Oceana marine scientist Sarah Bedolfe speaks a press conference following the Huntington Beach oil spill.

‘The only way to protect our ocean’ 

Oil spills are disastrous to coastal economies and workers. In the aftermath of the Huntington Beach spill, tourists canceled hotel reservations, city organizers called off a popular air show, boaters lost access to harbors, and local fisheries closed due to health and safety concerns.  

U.S. Rep. Mike Levin, who represents southern Orange County and northern San Diego County, said this is not the first spill to affect California’s beaches, nor will it be the last if offshore drilling isn’t stopped. He introduced legislation that would prohibit new leasing for offshore oil drilling along the Southern California coast, citing the need to cut emissions and protect coastal communities.  

“Along with the 1969 Santa Barbara blowout and the Refugio Beach spill of 2015, fossil fuel companies have released more than 4 million gallons of oil into the Pacific Ocean,” Levin said. “Clearly, the only way to protect our ocean and our coastal economy is to end dangerous offshore drilling activity along California once and for all. I’m proud to lead that effort in Congress, and I will keep fighting to get it done.”  

In the U.S. alone, there were at least 5,900 oil spills between 2010 and 2019 — an average of almost two spills per day. That figure doesn’t even begin to account for all the offshore oil spills that occur around the world, many of which go unreported and undetected. According to a recent analysis of satellite images from West Africa, the amount of oil silently spilled into the Gulf of Guinea over a 10-year span may have exceeded that of BP’s Deepwater Horizon spill in the Gulf of Mexico. Some of the spills off West Africa’s coast were reported, but others likely were not.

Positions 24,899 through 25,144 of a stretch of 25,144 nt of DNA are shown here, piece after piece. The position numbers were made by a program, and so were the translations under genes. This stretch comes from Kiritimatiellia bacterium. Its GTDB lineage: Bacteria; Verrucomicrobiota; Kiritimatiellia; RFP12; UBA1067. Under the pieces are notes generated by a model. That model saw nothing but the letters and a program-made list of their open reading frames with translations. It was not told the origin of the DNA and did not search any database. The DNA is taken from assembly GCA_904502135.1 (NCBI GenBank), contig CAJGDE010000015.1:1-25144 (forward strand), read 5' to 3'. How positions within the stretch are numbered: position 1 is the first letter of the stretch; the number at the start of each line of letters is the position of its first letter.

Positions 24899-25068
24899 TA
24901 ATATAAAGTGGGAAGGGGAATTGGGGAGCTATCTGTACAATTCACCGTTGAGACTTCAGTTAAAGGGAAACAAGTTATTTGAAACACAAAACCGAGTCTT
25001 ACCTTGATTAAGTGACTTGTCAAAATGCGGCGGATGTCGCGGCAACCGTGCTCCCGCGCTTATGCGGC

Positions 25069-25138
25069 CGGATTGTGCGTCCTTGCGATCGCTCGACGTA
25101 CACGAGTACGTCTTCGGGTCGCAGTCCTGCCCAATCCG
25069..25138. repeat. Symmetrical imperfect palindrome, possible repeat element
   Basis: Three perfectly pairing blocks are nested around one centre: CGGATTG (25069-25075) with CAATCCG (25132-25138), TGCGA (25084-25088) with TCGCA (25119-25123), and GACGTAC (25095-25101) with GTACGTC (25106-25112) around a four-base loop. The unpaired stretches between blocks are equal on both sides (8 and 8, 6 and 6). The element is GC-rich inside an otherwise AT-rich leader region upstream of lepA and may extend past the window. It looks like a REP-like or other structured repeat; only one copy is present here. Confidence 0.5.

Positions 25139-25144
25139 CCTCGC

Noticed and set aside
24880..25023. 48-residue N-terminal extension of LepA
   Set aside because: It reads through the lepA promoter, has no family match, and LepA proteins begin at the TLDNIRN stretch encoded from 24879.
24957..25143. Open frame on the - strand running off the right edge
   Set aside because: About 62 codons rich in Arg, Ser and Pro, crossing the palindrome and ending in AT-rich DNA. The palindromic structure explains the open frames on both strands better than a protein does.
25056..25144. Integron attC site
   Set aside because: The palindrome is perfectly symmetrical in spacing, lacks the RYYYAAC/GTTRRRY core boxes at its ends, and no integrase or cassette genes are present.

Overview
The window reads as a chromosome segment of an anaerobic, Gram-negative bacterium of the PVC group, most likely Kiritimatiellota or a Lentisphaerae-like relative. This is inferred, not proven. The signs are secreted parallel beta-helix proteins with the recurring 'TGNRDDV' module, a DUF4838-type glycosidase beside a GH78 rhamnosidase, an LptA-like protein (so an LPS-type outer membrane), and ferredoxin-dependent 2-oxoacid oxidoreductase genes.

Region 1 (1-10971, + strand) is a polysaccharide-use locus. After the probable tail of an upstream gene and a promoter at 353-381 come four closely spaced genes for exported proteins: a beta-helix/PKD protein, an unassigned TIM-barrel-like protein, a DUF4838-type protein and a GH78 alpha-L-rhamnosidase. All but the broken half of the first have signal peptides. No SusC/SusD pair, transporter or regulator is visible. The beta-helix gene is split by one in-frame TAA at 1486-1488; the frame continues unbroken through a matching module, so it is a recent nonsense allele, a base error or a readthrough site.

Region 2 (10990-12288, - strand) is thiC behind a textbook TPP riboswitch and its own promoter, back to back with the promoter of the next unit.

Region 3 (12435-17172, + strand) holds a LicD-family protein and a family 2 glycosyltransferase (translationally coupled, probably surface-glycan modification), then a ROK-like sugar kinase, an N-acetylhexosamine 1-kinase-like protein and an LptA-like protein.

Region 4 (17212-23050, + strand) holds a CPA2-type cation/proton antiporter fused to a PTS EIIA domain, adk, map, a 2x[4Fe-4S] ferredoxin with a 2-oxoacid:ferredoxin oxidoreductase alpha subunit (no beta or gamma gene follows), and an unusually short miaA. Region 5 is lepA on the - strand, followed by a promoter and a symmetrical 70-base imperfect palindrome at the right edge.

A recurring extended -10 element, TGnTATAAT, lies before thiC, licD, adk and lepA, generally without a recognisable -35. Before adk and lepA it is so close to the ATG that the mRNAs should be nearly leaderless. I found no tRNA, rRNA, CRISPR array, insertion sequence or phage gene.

This is a familiar tale. Oceana asserts that Repsol, a Spanish energy company, underestimated the amount of oil spilled into Peru’s ocean and squandered time that could have been spent mitigating the damage. While unloading crude oil at a Repsol refinery, a tanker was struck by powerful waves triggered by an underwater volcano eruption near Tonga. Repsol initially claimed the spill was “limited” and “contained,” and that only 7 gallons of oil had leaked, according to The New York Times.  

About 250,000 gallons later, oil has coated coastlines, killed penguins and seabirds, and put hundreds of small-scale fishers out of work. It also threatens two protected areas that are home to Humboldt penguins, sea otters, and other iconic marine life. Daniel Olivares, Oceana’s leader in Peru, said Repsol must be held accountable for this disaster.  

“They continued to process oil despite dangerous conditions at sea and have since failed to take appropriate actions to address the aftermath,” Olivares said. “Peru needs to reassess its reliance on fossil fuels and promote an energy transition that gradually frees us from this dirty and dangerous practice that is hurting our oceans and greatly contributing to climate change.”